Concussions are serious business

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By Nick Schrager

Enterprise Correspondent

Imagine 30 state college football stadiums. Now pack them to the brim with people and line them up side-by-side. That is 3.8 million seats. Now, imagine each seat represents a sports related concussion.

That’s the maximum number of sports related concussions that occur each year, according to Dr. Tad Seifert, director of the Sports Concussion Program of the Norton Neuroscience Institute in Louisville.

On July 25, the “Understanding sports concussions” seminar was hosted by the Brain Injury Alliance of Kentucky in Angelic Hall in Lebanon. 

The seminar was free and open to the public. During the event, Seifert discussed important facts about concussions, particularly within the high school arena. 

“When we talk about concussions, we think of football… this isn’t a football issue,” Seifert said. All sports can lead to brain injury, however football rates at around the highest risk, 53 percent.

Approximately 60,000 high school students (most of who are under 18 years of age) who are enrolled in athletic programs sustain concussions each year. 

In fact, while there is no uniform definition of a concussion, Seifert said the American Academy of Neurology has defined a concussion as “a trauma-induced alteration in mental status that may or may not involve a loss of consciousness. Confusion may occur immediately after the blow to the head, or several minutes after.”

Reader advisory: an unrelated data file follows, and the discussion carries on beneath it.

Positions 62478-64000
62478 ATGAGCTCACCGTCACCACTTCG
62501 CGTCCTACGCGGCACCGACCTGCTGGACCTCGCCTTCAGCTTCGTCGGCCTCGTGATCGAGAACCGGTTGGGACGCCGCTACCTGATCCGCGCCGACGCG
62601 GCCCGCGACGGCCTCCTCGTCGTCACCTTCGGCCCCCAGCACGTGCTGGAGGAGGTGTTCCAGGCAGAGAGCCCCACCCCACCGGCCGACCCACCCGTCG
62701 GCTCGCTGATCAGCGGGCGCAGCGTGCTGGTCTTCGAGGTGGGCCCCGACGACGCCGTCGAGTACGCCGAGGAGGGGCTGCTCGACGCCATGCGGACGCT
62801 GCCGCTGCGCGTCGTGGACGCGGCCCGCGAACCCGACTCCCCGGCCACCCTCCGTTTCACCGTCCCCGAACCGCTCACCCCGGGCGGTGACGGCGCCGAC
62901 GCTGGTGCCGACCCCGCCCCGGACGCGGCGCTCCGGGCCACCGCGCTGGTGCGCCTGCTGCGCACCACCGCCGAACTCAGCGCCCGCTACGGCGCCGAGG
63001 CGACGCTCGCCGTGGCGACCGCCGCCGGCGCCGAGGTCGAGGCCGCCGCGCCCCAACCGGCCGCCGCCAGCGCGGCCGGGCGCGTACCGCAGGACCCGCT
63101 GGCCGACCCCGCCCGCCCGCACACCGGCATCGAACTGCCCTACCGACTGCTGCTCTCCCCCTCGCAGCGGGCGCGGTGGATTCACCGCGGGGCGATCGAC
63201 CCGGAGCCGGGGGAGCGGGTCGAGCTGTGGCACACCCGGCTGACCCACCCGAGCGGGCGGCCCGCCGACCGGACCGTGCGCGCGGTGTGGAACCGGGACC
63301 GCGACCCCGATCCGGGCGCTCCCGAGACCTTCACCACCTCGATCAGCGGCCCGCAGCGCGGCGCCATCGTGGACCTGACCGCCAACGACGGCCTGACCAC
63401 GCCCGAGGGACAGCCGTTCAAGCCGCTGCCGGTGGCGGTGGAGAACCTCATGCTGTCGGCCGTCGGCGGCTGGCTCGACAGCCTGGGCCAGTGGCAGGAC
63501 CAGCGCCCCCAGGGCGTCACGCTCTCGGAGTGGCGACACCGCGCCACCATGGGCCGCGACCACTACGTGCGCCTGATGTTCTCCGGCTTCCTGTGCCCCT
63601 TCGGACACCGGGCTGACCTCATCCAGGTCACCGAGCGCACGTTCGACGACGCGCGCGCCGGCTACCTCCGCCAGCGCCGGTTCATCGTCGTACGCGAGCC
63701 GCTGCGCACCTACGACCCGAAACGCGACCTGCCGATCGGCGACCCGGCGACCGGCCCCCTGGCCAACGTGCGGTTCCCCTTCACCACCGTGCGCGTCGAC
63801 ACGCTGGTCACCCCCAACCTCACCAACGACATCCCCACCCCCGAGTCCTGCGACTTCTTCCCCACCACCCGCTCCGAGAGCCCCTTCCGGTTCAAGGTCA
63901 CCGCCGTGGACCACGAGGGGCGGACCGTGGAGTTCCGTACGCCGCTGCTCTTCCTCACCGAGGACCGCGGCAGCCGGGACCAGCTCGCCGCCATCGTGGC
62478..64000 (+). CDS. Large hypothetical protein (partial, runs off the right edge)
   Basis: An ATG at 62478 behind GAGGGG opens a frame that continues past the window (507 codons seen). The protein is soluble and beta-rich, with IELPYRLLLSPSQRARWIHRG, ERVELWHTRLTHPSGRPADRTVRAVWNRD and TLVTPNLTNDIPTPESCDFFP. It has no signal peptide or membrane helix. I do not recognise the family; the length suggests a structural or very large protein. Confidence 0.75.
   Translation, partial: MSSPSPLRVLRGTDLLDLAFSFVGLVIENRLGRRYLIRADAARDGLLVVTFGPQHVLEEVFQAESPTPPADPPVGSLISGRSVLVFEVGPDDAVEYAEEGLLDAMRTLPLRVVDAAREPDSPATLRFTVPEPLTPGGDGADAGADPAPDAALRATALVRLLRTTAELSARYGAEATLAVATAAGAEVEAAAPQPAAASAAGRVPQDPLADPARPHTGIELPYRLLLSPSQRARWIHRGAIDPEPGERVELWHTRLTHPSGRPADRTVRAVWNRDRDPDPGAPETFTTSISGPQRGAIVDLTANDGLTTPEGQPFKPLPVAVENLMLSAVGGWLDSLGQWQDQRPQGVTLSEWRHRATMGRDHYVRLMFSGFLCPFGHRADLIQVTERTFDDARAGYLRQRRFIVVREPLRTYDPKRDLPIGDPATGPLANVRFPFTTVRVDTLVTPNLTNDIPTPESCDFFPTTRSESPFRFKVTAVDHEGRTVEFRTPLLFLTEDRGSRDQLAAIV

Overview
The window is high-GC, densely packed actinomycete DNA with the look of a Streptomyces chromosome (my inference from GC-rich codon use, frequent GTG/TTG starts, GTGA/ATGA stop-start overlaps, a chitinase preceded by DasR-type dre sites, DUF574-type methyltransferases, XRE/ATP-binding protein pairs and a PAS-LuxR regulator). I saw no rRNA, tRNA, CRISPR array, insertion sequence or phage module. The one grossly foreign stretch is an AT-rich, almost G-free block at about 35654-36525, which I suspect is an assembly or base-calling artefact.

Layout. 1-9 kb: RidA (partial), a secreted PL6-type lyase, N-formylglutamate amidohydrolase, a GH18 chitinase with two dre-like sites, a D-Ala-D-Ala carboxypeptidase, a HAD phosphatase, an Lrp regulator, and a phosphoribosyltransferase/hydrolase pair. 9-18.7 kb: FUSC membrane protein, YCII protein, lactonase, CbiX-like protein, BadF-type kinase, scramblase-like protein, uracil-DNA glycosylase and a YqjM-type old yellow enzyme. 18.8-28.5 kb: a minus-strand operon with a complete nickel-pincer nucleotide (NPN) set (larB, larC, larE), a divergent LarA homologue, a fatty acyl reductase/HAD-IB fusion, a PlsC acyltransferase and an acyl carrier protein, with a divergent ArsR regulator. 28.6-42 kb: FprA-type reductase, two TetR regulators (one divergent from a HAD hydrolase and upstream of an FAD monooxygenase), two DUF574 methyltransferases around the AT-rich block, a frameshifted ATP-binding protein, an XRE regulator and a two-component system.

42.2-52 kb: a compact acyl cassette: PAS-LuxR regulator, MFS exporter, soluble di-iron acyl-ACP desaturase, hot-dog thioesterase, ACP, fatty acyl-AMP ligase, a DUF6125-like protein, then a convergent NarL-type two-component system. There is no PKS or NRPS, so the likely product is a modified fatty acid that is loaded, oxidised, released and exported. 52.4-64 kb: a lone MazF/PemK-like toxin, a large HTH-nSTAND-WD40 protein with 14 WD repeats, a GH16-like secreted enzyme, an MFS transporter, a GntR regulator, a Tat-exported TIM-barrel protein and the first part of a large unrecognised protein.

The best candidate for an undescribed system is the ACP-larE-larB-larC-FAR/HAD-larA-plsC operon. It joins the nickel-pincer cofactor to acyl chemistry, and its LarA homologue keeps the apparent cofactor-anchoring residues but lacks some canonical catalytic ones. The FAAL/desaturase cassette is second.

“Things aren’t always clear and evident at the time of the trauma,” Seifert said. 

He displayed an x-ray and photograph of the same brain which sustained massive injury and discussed what the x-ray looked like. Afterwards, Seifert had a short fact vs. fiction section and pointed out that one myth is that mouth guards can help prevent concussions.

“It’s voodoo,” Seifert said.

He said mouth guard companies use clever marketing in order to sell their products.

Seifert also pointed out that boys tend to receive more concussions than girls because they play more sports that make them vulnerable to the injury. While girls get fewer concussions than boys, they are actually more prone to getting a concussion because of neck strength. 

And, Seifert pointed out, a person can suffer from a concussion even if their head has not been impacted. 

“A concussion occurs when the brain actually rattles around in the skull,” Seifert said. 

That means as long as there is a whip like movement of the head, a concussion is possible and anyone who is treating a suspected concussion has to prove otherwise before moving forward with any plan.

Along with Seifert, Julian Tackett, commissioner of the Kentucky High School Athletic Association, also spoke. According to Tackett, legislation has recently been passed in Kentucky to help prevent tragedies that stem from concussions. 

“All people [anyone with a role in the game and medical personnel] are supposed to be watching for signs and symptoms of concussions,” Tackett said.

Coaches must train on identifying and treating concussions, he said. 

However, unless there is a medical provider present at the game to prove otherwise, no one is allowed say there has not been a concussion and a student athlete cannot return to play until it is proven they have not had one, Tackett said.

If signs are evident, the student must sit out the rest of the session with someone by their side. 

“Someone’s got to be with that kid,” Tackett said. 

Tackett also reminded the audience that there is no commercial product that can be added to a helmet that makes it more resistant to impacts and prevent concussions.

Both Tackett and Seifert discussed guidelines for a student’s recovery. There is a six step recovery plan that must be implemented. 

The six steps include: No activity, light-aerobic exercise, sport-specific exercise, non-contact training drills, full-contact/competition practice, and finally, return to normal gameplay.